Ismat Chughtai Beginning in the 1930s, she wrote extensively on themes including female sexuality and femininity, middle-class gentility, and class conflict, often from a Marxist perspective.

According to S.S.Sirajuddin in Encyclopedia of Post-Colonial Literatures in English expresses reservations about availability of free space for feminism in Pakistan & feels that nation space is much affected by religious fervor. Still it admits that awareness of feminist concerns & changing role of women & their identity do exist in Pakistan, and these concerns get reflected in Pakistan's English literature.[13]

Perception & intervention of major female character can be observed in novels like Bapsi Sidhwa, Sara Suleri's Meatless Days. Where as Pakistani poets like Maki Kureishi, Hina Imam, Alamgir Hashmi, Taufiq Rafat are sensitive but restrained in their portrayal.[13]

One of the pioneers of women's liberation in Pakistan was actually a man from Lollywood (Pakistan's film industry). The first feminist film was called Aurat Raj (Women's Rule).[14] It was released in 1979. It was a huge droop at the box-office despite the fact that it was made and released in an era when the Pakistan film industry was dotted by thousands of cinemas and a huge cinema-going audience.

Psychological Impact[edit]

The psychological development is reflected in the portrayals of fiction women characters in Pakistan's Movies, Dramas, Novels and Poetry. The fiction writers of Pakistan have tried a lot to portray an ideal picture of women enjoying equal rights with men. While doing so, they indicate the psychological development of women which can be traced in the development of various women characters.[15] Psychological development of women character in Pakistani fiction creates a source for the empowerment of women in Pakistani society. Pakistani women writers have done this more vigorously as compared to the counterpart. However, these writers have not succeed to change the mindset of majority men and women (both).[16] In the cities, Majority still think that the women dominate the money rather she earns or not; she will spend all on shopping and it is the only and utter right of her and this is sole definition of feminism in Pakistan.[17][unreliable source?][18]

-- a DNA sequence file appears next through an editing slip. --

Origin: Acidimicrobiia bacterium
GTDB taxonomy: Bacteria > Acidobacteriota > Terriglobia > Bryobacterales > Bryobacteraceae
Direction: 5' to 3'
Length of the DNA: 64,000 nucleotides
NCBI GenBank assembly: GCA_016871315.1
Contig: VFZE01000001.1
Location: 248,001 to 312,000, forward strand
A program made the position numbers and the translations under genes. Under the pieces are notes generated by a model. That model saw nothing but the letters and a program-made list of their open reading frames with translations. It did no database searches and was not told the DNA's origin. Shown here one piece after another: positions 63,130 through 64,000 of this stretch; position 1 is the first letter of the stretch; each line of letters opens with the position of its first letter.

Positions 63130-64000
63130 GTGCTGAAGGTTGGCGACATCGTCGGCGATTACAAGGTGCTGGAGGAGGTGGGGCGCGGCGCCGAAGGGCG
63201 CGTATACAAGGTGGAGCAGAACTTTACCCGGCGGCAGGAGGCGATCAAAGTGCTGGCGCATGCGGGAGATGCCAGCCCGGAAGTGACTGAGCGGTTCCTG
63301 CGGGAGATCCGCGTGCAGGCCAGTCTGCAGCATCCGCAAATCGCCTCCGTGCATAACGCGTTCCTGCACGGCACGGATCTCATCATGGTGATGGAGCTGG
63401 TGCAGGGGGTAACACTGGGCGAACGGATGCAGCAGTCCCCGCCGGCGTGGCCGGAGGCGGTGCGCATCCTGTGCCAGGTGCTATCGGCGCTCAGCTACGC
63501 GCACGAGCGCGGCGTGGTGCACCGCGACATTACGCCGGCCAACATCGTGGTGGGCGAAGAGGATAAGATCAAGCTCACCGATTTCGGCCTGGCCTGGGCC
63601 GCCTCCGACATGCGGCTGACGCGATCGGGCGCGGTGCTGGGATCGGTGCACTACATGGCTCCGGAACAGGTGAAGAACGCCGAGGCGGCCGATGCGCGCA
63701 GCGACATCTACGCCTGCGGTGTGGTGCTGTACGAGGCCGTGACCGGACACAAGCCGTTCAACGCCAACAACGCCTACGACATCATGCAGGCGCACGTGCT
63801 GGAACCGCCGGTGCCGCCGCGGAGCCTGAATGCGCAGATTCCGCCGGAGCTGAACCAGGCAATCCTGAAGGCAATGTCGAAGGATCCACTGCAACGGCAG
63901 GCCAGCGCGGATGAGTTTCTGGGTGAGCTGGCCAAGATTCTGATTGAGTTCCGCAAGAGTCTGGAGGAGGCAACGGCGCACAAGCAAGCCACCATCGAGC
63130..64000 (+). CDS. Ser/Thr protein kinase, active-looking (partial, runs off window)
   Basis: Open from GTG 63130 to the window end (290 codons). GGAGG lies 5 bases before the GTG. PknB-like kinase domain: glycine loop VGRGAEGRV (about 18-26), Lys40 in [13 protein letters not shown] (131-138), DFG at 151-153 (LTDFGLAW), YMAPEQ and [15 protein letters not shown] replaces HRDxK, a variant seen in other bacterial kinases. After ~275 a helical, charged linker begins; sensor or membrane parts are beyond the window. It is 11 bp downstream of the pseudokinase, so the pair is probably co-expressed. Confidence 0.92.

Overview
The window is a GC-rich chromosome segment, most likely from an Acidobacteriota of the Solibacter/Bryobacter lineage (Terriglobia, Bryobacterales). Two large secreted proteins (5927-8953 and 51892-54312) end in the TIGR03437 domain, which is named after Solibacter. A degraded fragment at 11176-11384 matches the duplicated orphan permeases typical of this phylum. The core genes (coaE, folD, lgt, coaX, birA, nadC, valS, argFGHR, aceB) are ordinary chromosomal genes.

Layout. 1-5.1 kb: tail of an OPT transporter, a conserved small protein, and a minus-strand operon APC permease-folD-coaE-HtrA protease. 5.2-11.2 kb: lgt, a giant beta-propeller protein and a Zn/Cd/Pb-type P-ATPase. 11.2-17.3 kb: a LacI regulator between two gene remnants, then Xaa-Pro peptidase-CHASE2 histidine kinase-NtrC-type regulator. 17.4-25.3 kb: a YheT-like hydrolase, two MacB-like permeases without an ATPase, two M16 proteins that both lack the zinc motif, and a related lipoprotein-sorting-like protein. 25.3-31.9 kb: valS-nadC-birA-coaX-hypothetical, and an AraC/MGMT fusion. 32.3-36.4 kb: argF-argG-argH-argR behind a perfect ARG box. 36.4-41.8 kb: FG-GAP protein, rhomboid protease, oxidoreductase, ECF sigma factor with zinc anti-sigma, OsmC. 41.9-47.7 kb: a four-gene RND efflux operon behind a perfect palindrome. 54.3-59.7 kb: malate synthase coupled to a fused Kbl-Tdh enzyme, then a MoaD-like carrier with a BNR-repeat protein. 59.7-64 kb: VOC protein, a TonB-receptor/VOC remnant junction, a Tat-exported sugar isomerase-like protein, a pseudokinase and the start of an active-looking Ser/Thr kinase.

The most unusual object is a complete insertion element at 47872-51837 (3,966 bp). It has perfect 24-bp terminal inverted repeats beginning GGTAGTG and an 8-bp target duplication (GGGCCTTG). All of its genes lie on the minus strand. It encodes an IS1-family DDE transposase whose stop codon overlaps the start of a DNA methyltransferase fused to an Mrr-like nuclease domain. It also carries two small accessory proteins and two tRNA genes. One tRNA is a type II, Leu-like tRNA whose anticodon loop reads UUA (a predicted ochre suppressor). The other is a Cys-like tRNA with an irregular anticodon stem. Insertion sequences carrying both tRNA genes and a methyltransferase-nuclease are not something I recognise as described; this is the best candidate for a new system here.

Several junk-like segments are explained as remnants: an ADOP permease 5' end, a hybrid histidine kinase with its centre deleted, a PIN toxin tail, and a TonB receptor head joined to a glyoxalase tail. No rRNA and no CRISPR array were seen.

Movies[edit]

Year Film Director / Producer Notes
1979 Aurat Raj Rangela
2012 Saving Face Sharmeen Obaid Chinoy Academy Award for Best Short Subject Documentary
2013 Humaira: The Dream Catcher Sharmeen Obaid Chinoy
2015 A Girl in the River: The Price of Forgiveness Sharmeen Obaid Chinoy Academy Award for Best Short Subject Documentary

Drama[edit]

Year Drama Channel Genre Notes
1994 Pas-e-Aaina NTM
2012 Zindagi Gulzar Hai Hum TV Romance Lux Style Awards , Hum Awards , Pakistan Media Awards
2016 Udaari Hum TV Girl Rape Lux Style Awards
2017 Sammi Hum TV Vani

Publications[edit]

Year Magazine Language Genre
Aanchal Novel
Paperazzi Magazine Lifestyle
2017 Muslim Business Women [19] English Business, Feminism
Women's Own English Lifestyle

Books[edit]

Year Book Author Language Genre Notes
1968 Lab-i goya Kishwar Naheed Urdu Novel Adamjee Prize of Literature
---- Pathar ki Zaban Fahmida Riaz Urdu Poetry
1985 Kunj Peeleh Poolon Ka Ishrat Afreen Urdu Poetry
1990 The Pakistani Bride Bapsi Sidhwa English Novel Sitara-i-Imtiaz
2001 The Holy Woman Qaisra Shahraz English Novel
2009 Broken women of the Mountains Nida Mahmoed English Poetry Freedom Plow Award for Poetry & Activism
2016 Navigating Pakistani Feminism: Fight by Fight Aisha Sarwari English Research

Feminist organisations of Pakistan[edit]

  • Alliance Against Sexual Harassment at Work place (AASHA) [20]
  • All Pakistan Women's Association (APWA) [21]
  • Convention on Elimination of all forms of Discrimination Against Women (CEDAW)
  • Democratic Women's Association (DWA)